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15

Each player puts a coin on the table under their hand. This will work perfectly if it's always the same two options, or if you can easily determine a sensible mapping from head/tails to the available two options.


10

The resource track in Power Grid leads to some interesting decisions. If you haven't played it, the resource track has costs increasing left-to-right while the resources are replenished from right-to-left. This has a few interesting effects: Resources in demand tend to cost more. You can get resources on the cheap if you have a power plant type no one ...


10

Replace 2 & 3 with: "Deal out the entire deck, giving an equal number of cards to each player and setting aside any remaining cards"


10

Not sure how applicable it is, since it doesn't have an actual physical card-based implementation (and ergo isn't strictly on-topic for this site), but Alteil is a (free) online game based on CCG deck-building mechanics. Decks are built of thirty cards, limited only by a maximum of three copies of any given card. One card can be played each round, and this ...


9

When trying to make something new, it is not a bad idea to see what award winning games have already done. You may wish to see the game Dixit (Spiel Des Jahres 2010) which has a simple system to let 2 to 4 players simultaneously choose between 3 and 5 options. The 2 option variant is Oltarus's method. Dixit also has wonderful artwork. The expansion Dixit ...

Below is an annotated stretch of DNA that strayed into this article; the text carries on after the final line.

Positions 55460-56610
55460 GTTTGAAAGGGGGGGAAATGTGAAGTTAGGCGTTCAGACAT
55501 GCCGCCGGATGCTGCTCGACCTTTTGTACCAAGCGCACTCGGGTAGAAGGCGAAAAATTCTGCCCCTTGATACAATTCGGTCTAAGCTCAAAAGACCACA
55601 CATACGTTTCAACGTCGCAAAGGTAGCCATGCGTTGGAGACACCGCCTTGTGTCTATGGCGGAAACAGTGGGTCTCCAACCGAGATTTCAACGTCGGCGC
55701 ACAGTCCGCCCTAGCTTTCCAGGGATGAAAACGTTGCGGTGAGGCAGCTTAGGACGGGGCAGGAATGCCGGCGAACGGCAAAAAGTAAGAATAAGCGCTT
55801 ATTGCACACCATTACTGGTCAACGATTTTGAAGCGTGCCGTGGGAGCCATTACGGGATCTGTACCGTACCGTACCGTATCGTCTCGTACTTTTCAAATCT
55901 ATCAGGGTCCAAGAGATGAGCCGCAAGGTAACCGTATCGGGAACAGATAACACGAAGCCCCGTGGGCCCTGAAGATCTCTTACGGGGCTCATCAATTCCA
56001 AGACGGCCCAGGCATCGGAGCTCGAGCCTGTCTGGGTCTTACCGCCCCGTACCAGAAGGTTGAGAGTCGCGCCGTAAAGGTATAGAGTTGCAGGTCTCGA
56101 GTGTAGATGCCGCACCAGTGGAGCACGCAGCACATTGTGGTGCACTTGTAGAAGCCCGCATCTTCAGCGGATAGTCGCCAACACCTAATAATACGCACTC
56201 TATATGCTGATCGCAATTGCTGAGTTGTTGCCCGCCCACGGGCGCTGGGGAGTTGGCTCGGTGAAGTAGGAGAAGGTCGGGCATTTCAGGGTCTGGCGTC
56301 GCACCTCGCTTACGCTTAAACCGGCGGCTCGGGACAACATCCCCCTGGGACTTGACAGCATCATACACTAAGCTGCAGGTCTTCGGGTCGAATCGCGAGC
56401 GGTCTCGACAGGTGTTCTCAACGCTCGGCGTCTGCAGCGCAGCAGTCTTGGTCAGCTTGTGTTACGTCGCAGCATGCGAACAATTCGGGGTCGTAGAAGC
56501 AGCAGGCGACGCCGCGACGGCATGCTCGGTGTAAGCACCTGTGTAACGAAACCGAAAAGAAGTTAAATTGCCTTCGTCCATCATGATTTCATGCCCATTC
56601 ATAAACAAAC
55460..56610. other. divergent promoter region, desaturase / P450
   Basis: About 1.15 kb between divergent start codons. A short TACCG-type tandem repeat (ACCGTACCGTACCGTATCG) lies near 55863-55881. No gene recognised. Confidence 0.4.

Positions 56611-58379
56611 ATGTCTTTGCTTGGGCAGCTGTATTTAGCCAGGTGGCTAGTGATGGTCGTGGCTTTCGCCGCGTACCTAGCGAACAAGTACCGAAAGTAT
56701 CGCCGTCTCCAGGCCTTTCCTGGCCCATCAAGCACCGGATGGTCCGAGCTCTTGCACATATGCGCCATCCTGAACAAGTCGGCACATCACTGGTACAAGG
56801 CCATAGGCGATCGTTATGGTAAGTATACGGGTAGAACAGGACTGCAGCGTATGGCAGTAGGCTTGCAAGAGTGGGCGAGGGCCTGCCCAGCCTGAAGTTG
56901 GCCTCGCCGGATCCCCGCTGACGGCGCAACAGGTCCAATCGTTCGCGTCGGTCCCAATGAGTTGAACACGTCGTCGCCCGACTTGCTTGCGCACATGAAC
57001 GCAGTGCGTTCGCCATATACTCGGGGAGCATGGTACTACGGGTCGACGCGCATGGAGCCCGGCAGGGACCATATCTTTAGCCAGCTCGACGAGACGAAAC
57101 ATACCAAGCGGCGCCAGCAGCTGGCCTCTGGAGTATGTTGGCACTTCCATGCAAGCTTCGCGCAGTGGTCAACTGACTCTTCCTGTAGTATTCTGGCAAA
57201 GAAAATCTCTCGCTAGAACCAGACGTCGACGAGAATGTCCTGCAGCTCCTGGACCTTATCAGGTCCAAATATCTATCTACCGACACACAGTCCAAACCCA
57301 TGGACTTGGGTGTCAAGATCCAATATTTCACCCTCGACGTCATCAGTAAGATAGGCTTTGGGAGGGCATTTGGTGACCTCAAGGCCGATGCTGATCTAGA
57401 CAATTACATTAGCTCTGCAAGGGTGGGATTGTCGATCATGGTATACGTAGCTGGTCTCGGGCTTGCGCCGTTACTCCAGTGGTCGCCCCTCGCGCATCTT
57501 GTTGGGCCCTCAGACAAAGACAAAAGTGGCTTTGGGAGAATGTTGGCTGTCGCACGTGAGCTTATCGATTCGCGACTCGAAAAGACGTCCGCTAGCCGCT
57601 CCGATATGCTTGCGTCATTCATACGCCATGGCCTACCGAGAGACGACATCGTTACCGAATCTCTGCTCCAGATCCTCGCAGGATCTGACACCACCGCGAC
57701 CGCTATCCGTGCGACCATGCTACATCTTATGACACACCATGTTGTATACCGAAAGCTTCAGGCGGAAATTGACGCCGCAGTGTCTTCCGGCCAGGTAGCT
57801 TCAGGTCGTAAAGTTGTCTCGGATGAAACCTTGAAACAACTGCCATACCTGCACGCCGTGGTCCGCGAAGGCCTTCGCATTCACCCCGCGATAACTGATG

9

I feel that most board games favour clearer rulebooks over short sentences, so they'll often tell you the number to deal based on the number of players. If you prefer a shorter sentence: Shuffle and deal out all the cards evenly amongst the players. Set aside any leftover cards - all players should have the same amount. If you wanted to go with ...


8

It is to promote communication between players. If you and I (try to) use the same lift/elevator in the same turn, one of us will be delayed - and this send all of that player's subsequent plans back a turn! Likewise for shooting guns, firing missiles, certain energy transfer actions... you can get really messed up if two players "do" the same thing in a ...


6

You probably should go looking at the various mechanic lists on boardgamegeek.com. Examine the various reviews, and find where people talke about the mechanics, as well. It's a concentrated resource for doing exactly the kind of research you probably should be doing.